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  • Jen Brown, LICSW

Bisexual/Pansexual Awareness Week

September 23 is Bisexual Awareness Day, marking the beginning of a week that brings reconition to the lives of bisexual, pansexual, and queer people. #BiWeek is an opportunity for bi+ (an umbrella term used to describe people who are attracted to more than one gender) folks to be seen, heard, and witnessed. As an openly bi and queer therapist myself, this is a week of personal and professional significance. Bi+ people make up a substantial percentage of the overall LGBTQ+ community, but are often overlooked and underrepresented in health care (mental and physical health) and many other facets of life. Bi+ people represent the largest sexual minority, but often experience erasure, invisibility, and stereotyping. As a result of these various forms of marginalization, bi+ folks have higher rates of anxiety, depression, suicidal thoughts and self-harm; are more likely to experience isolation due to not being “out” to loved ones compared to lesbians and gay men; and may lack the same degree of social support as their straight or gay and lesbian peers.


At the same time, bi+ communities are resilient and have existed for centuries, and #BiWeek is one small step toward increased inclusion and celebration of bi+ identities. Here are some ways to acknowledge bi+ people this week and beyond:


  • As with all identities, there is no “right” or correct way to be bisexual, pansexual, or queer. These terms hold different meanings for each person. Some folks may use the terms polysexual or omnisexual, some may hold more than one sexual identity, and others may not use a label at all. All of this is more than ok - in fact, it’s welcome and deserves to be celebrated.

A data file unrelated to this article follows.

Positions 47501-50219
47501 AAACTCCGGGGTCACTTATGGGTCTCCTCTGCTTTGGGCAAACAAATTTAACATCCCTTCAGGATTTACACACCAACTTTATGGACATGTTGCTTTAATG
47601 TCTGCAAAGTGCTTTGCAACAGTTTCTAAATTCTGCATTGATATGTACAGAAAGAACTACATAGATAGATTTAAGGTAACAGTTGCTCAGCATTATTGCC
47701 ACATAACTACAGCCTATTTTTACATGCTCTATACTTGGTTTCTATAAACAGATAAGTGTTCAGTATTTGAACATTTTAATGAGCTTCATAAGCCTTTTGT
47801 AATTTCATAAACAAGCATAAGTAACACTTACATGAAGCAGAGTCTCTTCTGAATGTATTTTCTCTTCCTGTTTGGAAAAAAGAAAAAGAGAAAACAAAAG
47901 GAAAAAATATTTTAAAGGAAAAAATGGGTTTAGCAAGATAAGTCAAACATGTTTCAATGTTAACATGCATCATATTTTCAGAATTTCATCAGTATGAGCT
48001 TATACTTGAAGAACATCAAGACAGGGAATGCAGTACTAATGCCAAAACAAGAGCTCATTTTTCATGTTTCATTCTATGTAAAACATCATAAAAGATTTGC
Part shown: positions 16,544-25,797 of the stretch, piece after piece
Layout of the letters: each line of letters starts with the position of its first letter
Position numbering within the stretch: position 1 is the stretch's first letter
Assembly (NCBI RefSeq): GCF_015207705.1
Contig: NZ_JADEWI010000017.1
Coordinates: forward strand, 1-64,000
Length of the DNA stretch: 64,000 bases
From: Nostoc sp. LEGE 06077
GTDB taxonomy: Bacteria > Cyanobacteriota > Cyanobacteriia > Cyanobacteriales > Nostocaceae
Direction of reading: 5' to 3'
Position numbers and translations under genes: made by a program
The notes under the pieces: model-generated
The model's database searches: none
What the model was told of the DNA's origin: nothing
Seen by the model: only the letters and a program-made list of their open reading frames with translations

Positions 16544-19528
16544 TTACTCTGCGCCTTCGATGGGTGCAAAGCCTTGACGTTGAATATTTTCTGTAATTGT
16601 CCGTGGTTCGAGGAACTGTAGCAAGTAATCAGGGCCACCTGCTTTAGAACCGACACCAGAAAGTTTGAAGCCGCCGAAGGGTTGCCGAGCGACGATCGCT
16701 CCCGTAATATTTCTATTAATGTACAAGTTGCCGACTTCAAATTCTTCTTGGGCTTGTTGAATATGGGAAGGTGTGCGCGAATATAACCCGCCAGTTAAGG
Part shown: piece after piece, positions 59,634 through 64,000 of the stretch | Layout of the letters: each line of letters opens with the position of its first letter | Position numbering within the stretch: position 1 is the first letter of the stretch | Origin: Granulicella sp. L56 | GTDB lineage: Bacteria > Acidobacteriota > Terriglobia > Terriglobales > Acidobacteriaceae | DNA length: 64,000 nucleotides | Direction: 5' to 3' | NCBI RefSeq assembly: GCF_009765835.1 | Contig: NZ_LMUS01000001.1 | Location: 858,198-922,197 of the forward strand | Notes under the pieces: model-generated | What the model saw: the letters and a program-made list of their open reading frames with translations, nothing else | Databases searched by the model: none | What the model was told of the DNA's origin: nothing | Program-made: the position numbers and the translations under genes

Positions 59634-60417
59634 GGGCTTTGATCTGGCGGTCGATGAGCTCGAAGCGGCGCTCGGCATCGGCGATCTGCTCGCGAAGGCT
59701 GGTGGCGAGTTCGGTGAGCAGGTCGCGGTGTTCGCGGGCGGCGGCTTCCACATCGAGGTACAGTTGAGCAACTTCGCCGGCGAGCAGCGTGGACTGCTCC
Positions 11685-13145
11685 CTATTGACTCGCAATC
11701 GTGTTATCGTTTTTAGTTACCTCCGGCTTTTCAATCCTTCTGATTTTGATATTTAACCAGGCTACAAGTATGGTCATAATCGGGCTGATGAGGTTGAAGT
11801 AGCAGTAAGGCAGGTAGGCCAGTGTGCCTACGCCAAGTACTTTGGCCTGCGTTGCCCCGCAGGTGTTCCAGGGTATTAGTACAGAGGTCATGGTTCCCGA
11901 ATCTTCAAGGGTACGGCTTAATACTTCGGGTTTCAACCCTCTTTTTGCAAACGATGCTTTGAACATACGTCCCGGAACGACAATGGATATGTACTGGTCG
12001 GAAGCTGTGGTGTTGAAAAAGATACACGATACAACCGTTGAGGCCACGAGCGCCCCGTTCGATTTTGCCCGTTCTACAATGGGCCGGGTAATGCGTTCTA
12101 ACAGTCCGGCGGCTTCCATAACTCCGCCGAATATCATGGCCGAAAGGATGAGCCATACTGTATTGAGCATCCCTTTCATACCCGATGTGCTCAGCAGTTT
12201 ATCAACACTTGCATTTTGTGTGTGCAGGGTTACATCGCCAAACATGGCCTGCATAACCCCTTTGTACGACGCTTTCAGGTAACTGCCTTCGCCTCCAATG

• See if you can spot the bisexual pride flag (pink, purple and blue) or the pansexual pride flag (pink, yellow, and blue) waving from local storefronts or homes.

  • The Bisexual Resource Center (BRC) is a Boston-based center for bi, pan, and queer people that offers virtual support groups, community spaces and events, resources and information for youth and adults to learn more about bi+ identities.

  • Learn more about openly bi+ famous individuals like actor Alan Cumming, music star and actor Janelle Monae, Senator Kyrsten Sinema, writer Roxane Gay, and many more throughout history, as well as fictional characters in books and films, through Bi.org’s incredible directory.


 

Jen Brown, LICSW is a licensed independent clinical social worker who has been in clinical practice since 2014. She received her MSW and Certificate in Urban Leadership in clinical social work from Simmons University School of Social Work. She has worked in outpatient mental health and integrative settings in community health centers, college mental health, and in affordable housing. Jen has experience working with depression and other mood disorders, anxiety, trauma/PTSD, substance use and addiction, ADHD, identity shifts/adjustment issues, chronic illness, body image concerns, and relationship issues.


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